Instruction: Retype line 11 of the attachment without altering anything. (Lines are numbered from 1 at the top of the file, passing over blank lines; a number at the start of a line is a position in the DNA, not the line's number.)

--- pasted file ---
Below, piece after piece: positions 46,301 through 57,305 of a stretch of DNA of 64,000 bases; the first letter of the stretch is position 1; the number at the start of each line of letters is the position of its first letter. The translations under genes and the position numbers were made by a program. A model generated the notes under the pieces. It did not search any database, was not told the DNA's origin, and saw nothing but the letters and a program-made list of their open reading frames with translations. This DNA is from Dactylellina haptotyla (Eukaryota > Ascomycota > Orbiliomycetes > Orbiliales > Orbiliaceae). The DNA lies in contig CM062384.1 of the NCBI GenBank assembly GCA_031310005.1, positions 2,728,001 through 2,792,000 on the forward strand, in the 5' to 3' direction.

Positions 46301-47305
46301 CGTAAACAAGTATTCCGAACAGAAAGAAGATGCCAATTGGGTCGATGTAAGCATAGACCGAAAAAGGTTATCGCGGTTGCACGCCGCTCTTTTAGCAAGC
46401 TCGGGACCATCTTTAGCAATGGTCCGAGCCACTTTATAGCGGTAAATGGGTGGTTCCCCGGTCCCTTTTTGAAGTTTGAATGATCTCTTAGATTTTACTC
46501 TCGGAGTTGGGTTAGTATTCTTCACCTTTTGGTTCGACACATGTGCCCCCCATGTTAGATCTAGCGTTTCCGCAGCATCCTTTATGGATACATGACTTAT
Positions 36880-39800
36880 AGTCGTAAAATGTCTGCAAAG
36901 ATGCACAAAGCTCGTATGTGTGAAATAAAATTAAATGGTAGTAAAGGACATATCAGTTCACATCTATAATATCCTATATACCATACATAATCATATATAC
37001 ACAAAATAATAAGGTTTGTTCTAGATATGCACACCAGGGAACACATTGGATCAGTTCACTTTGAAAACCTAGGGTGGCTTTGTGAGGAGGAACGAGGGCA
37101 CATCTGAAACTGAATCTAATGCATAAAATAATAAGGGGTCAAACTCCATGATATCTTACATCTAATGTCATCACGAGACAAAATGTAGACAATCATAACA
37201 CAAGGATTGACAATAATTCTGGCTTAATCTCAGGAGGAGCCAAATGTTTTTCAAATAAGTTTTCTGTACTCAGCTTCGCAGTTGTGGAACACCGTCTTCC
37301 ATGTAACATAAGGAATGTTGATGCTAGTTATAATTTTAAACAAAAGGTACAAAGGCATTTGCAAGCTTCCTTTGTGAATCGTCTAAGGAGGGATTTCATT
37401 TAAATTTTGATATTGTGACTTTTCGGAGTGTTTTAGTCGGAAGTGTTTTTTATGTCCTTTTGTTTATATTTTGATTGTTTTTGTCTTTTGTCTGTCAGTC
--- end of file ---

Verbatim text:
37201 CAAGGATTGACAATAATTCTGGCTTAATCTCAGGAGGAGCCAAATGTTTTTCAAATAAGTTTTCTGTACTCAGCTTCGCAGTTGTGGAACACCGTCTTCC